Category Archives: Movies & Television

Lebanese Customs Beat Up Al-Jadeed TV Crew

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The episode the Jadeed crew was filming was on the “corruption at the airport customs”!

Al Jadeed TV crew were allegedly calling through speaker on acting director of Customs Shafiq Merhi to give them an interview when Brig. Gen. Ibrahim Shamseddine gave customs members an order to beat and detain them. Al-Jadeed reported that the crew had an approval from the Finance Ministry to interview Merhi, who refused to meet them. [Naharnet]

Quick Review: The Hunger Games Catching Fire

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Pic from Collider

I was never a fan of science-fiction novels and I don’t read books before watching their movie adaptations, so I can’t really tell how well the book-to-movie adaptation was for the Hunger Games or any other similar sequel. All I know is that I loved the first Hunger Games movie and the second one didn’t fail to impress. Even though it’s almost 2 hours and a half long, Catching Fire is incredibly suspenseful and powerful and leaves you on the edge of your seat wondering what will happen next. I loved the characters, specially Katniss which was played to perfection by Jennifer Lawrence, as well as the cinematography and attention to details. The twist at the end was brilliant and I can’t wait to watch the next one and see what really happened.

The one thing I was a bit disappointed in were the games and action scenes. The action-packed scenes are modest in the movie and the games are not as exciting as the first movie even though the candidates are much better this time.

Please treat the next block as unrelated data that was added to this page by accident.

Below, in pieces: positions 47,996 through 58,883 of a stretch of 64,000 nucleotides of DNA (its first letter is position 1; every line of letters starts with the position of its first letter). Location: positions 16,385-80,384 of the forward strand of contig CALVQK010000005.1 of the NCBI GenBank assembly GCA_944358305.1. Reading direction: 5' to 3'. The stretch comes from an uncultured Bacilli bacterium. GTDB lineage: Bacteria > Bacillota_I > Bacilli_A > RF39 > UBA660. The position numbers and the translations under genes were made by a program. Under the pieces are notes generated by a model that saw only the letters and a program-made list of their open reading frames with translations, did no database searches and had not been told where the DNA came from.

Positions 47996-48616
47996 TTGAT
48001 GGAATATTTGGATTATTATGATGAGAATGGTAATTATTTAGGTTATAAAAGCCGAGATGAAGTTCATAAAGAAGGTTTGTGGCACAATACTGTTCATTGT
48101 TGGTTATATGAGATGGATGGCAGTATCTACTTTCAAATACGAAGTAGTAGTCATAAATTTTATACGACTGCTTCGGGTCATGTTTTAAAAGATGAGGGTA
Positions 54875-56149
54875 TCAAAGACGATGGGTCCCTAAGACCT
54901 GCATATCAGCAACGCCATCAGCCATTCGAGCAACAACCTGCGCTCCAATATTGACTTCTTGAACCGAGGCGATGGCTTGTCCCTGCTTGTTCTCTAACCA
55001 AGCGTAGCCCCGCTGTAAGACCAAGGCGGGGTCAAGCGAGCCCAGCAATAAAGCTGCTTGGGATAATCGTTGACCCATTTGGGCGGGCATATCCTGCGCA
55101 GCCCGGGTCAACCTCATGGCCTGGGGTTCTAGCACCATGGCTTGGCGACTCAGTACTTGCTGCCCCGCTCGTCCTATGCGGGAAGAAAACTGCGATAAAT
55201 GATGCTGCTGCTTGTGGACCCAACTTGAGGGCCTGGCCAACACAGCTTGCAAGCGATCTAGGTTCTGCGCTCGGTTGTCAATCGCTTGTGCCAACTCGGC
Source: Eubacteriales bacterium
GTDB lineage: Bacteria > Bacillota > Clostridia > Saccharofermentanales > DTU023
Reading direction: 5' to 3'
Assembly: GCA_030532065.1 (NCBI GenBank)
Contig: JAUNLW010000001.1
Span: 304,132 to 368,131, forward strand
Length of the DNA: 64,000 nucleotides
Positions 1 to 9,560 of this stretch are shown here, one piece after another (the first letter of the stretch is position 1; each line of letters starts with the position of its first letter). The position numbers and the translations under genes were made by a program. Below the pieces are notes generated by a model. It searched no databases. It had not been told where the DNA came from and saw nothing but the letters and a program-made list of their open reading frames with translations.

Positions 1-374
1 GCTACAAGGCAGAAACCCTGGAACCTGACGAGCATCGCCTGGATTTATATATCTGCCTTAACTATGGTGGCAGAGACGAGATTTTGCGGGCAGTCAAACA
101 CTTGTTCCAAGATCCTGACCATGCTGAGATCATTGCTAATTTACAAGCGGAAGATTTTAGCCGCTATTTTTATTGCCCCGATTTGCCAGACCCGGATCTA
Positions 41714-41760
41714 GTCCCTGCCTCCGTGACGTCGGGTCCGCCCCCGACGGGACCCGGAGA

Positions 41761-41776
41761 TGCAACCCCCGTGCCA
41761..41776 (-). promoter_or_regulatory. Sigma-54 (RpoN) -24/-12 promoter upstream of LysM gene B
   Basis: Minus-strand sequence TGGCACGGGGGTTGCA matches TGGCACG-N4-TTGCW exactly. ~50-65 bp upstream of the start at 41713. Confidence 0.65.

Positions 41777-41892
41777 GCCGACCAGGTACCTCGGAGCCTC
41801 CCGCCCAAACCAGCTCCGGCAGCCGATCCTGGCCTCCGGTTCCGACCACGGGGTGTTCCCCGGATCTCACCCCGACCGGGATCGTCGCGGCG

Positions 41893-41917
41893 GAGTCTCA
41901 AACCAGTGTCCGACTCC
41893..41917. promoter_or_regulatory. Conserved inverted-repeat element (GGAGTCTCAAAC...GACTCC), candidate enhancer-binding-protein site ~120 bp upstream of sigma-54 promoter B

The 20th European Film Festival In Beirut

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If you are interested in attending, check out the full program [Here].

The 20th European Film Festival will be held from 20 November to 2 December 2013 in the two theaters of Cinema Metropolis Empire Sofil (Ashrafieh). The European Film Festival is organised by the Delegation of the European Union to Lebanon in collaboration with the Embassies and Cultural Institutes of the European Union Member States, under the patronage of H.E. the Minister of Culture. [Link]

Basmat Watan Episode on Hassan Nasrallah Sparks Beirut Protests

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Charbel Khalil managed to upset one more time few Lebanese after one of his actors on the satirical Lebanese show Bassmat Watan took the role of Hezbollah’s Secretary General Hassan Nasrallah. Few Protestors took the streets yesterday night, burned tires and blocked roads in Sin el Fil for some time.

Honestly speaking, I never liked the show and I don’t think it’s funny, but the man should be free to do whatever he wants. If he’s breaking any law, let the concerned parties take it to the courts, not the streets.

Funnily enough, Hassan Nasrallah did “appear” on a previous Basmat Watan episode back in July, along with Patriarch Bechara el Rai and the Mufti and no one protested.


I Loved Hayda Haki!

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Yesterday was the first episode of Adel Karam’s much anticipated show “Hayda Haki” on MTV. Hayda Haki is a late night show very similar to the talk shows we see in the US (like The Tonight Show with Jay Leno) and is hosted by Comedian Adel Karam.

I had high expectations for this show, which is rarely the case for Lebanese shows, and it didn’t fail to impress! The introduction was a bit cliché and boring but then things got better and better. Adel promised that he will criticize everyone, which I didn’t believe at first, but he did mock Hezbollah and Mustaqbal, Berri, Aoun and even Strida Geagea and the Lebanese Forces in the first part of the show. He also mocked Ahlam, Nidal el Ahmadiyyeh and new Lebanese songs.

Moreover, the best part of the show was with Interior Minister Marwan Charbel. The interview was freaking hilarious and the minister was funny (in a good way this time). Adel was quite daring with his questions which took me by surprise to be honest. I think it’s better if you watch it and judge for yourself.